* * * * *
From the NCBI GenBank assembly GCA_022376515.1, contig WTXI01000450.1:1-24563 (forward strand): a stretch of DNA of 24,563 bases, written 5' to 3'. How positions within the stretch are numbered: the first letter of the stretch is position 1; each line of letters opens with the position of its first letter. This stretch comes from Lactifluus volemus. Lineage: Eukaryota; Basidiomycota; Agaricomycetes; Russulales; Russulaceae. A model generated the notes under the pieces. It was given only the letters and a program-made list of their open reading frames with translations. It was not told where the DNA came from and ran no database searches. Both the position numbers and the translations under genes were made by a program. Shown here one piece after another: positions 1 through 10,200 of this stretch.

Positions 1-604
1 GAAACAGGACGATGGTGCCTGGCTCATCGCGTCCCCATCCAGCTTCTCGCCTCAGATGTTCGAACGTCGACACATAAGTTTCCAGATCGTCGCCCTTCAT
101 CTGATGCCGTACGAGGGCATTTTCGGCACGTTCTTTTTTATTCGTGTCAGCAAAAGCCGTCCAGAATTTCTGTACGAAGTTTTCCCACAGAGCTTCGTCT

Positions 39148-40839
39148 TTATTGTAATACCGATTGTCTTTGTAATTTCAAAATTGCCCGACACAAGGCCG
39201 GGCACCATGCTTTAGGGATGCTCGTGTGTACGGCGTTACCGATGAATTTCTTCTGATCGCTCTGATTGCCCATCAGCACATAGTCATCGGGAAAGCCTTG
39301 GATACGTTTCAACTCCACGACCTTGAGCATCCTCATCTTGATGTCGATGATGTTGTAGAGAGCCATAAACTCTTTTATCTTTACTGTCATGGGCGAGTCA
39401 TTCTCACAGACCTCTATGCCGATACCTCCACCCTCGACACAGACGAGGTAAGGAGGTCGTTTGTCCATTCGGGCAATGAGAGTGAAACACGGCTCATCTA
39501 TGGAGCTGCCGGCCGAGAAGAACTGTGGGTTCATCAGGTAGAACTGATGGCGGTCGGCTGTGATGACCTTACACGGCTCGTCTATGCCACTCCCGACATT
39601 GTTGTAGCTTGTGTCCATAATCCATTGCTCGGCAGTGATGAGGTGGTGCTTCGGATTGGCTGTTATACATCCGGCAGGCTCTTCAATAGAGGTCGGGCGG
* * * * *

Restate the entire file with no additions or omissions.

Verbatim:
From the NCBI GenBank assembly GCA_022376515.1, contig WTXI01000450.1:1-24563 (forward strand): a stretch of DNA of 24,563 bases, written 5' to 3'. How positions within the stretch are numbered: the first letter of the stretch is position 1; each line of letters opens with the position of its first letter. This stretch comes from Lactifluus volemus. Lineage: Eukaryota; Basidiomycota; Agaricomycetes; Russulales; Russulaceae. A model generated the notes under the pieces. It was given only the letters and a program-made list of their open reading frames with translations. It was not told where the DNA came from and ran no database searches. Both the position numbers and the translations under genes were made by a program. Shown here one piece after another: positions 1 through 10,200 of this stretch.

Positions 1-604
1 GAAACAGGACGATGGTGCCTGGCTCATCGCGTCCCCATCCAGCTTCTCGCCTCAGATGTTCGAACGTCGACACATAAGTTTCCAGATCGTCGCCCTTCAT
101 CTGATGCCGTACGAGGGCATTTTCGGCACGTTCTTTTTTATTCGTGTCAGCAAAAGCCGTCCAGAATTTCTGTACGAAGTTTTCCCACAGAGCTTCGTCT

Positions 39148-40839
39148 TTATTGTAATACCGATTGTCTTTGTAATTTCAAAATTGCCCGACACAAGGCCG
39201 GGCACCATGCTTTAGGGATGCTCGTGTGTACGGCGTTACCGATGAATTTCTTCTGATCGCTCTGATTGCCCATCAGCACATAGTCATCGGGAAAGCCTTG
39301 GATACGTTTCAACTCCACGACCTTGAGCATCCTCATCTTGATGTCGATGATGTTGTAGAGAGCCATAAACTCTTTTATCTTTACTGTCATGGGCGAGTCA
39401 TTCTCACAGACCTCTATGCCGATACCTCCACCCTCGACACAGACGAGGTAAGGAGGTCGTTTGTCCATTCGGGCAATGAGAGTGAAACACGGCTCATCTA
39501 TGGAGCTGCCGGCCGAGAAGAACTGTGGGTTCATCAGGTAGAACTGATGGCGGTCGGCTGTGATGACCTTACACGGCTCGTCTATGCCACTCCCGACATT
39601 GTTGTAGCTTGTGTCCATAATCCATTGCTCGGCAGTGATGAGGTGGTGCTTCGGATTGGCTGTTATACATCCGGCAGGCTCTTCAATAGAGGTCGGGCGG